Thu 17 May 2012
Brigham Young and his 21 wives
It should not be surprising that North Carolina’s Republican legislators have made it a state law that marriage is only between one man and one woman, but the rationale is a bit puzzling for one of the buckles of the Bible Belt. Here is Tony Perkins of the Family Research Council claiming that “We can’t think that we can tinker with the definition of marriage and say, it’s no longer between a man and a woman which 5,000 years of human history has shown.” What Bible has Tony Perkins been reading? Let’s assume that he also wants to set back the clock to Bishop Ussher’s number game that Adam and Eve were created in 4004 BC. If Adam only married Eve, which would be news to the legendary Lilith and make it really interesting to speculate where Seth got his wife, then why not push it back another millennium. The problem is that many of the Biblical Patriarchs were not aware of the one man/one woman rule. Certainly not Abraham or Jacob. David and Solomon were only two of the Israelite kings who had rather sizeable harems.
Throughout most history, whether in the orbit of Biblical myth or not, marriage has not been exclusively between one man and one woman. The majority of known societies have permitted polygyny. The reason behind the denigration of gay marriage is right there in the Bible, where those harsh Old Testament laws say homosexuals should be killed. But then, a child who hits his parents is also subject to being put to death. Shall we also start stoning women taken in adultery? One either keeps those Torah rules or admits they were for a different time and culture, including the highly touted and widely flouted Ten Commandments (which hardly any politician could repeat in correct order, let alone keep).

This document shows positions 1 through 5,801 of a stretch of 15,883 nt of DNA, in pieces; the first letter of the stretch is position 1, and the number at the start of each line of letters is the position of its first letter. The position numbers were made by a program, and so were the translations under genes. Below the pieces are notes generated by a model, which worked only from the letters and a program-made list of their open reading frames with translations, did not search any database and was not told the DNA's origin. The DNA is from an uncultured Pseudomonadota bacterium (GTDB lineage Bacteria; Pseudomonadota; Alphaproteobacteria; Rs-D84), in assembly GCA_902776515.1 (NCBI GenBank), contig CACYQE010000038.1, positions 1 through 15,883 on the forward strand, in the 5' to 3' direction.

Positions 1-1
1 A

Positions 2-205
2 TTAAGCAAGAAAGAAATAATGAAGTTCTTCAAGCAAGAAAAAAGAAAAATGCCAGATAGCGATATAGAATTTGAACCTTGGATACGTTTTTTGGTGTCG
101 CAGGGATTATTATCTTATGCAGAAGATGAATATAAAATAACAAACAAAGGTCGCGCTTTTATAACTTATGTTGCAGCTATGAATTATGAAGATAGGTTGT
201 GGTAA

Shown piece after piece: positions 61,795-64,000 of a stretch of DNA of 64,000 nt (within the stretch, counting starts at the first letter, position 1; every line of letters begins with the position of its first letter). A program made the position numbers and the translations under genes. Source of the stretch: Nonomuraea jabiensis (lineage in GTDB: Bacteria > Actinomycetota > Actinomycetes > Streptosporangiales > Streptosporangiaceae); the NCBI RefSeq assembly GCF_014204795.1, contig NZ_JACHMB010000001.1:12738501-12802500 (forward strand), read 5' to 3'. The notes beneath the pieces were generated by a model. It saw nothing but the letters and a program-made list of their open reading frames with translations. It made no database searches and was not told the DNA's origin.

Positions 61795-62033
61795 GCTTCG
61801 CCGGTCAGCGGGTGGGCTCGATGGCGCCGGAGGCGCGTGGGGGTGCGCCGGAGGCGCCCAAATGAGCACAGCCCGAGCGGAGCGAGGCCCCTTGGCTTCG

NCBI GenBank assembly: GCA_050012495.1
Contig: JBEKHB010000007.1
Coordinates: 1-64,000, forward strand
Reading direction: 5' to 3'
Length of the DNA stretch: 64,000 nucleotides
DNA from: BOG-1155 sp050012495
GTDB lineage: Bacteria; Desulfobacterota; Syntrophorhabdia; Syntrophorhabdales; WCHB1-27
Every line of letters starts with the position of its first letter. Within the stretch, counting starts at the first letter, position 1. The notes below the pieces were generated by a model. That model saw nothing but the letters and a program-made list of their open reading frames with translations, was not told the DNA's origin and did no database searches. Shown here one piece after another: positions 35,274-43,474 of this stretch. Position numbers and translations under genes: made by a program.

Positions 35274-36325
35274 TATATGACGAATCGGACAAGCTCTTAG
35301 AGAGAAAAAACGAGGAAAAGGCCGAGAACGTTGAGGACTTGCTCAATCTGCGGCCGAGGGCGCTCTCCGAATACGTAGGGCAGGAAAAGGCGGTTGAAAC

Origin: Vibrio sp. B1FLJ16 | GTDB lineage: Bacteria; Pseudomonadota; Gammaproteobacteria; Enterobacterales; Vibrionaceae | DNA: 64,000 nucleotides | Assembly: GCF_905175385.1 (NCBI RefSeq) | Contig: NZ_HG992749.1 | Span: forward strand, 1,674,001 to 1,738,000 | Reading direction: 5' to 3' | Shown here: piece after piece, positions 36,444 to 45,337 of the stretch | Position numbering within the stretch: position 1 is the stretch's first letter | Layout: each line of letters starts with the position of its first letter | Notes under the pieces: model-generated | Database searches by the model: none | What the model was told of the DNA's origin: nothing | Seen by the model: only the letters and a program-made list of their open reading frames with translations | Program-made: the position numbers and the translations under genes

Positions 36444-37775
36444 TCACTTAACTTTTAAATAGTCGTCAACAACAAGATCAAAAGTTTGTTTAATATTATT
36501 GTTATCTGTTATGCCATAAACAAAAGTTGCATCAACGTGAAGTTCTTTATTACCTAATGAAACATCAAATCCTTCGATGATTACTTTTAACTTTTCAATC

Perhaps I am reading Mr. Perkins wrong and he is not against polygyny, which is after all Biblical, but only against same-sex marriage. But then the law should be clear in saying it is between one man and as many women as he can convince to marry him. And then there are the Mormons, one of whom is the Republican nominee for President. Mitt Romney’s great grandfather had five wives, one more than even Islamic law allows. I don’t think that his great grandfather lived earlier than 5,000 years ago. But Romney’s great grandfather is nowhere near Brigham Young, who sported 21 wives, and now has an entire university named for him. Brigham Young would run afoul of the new North Carolina law, but not John Edwards, it seems; he only had one official wife after all.
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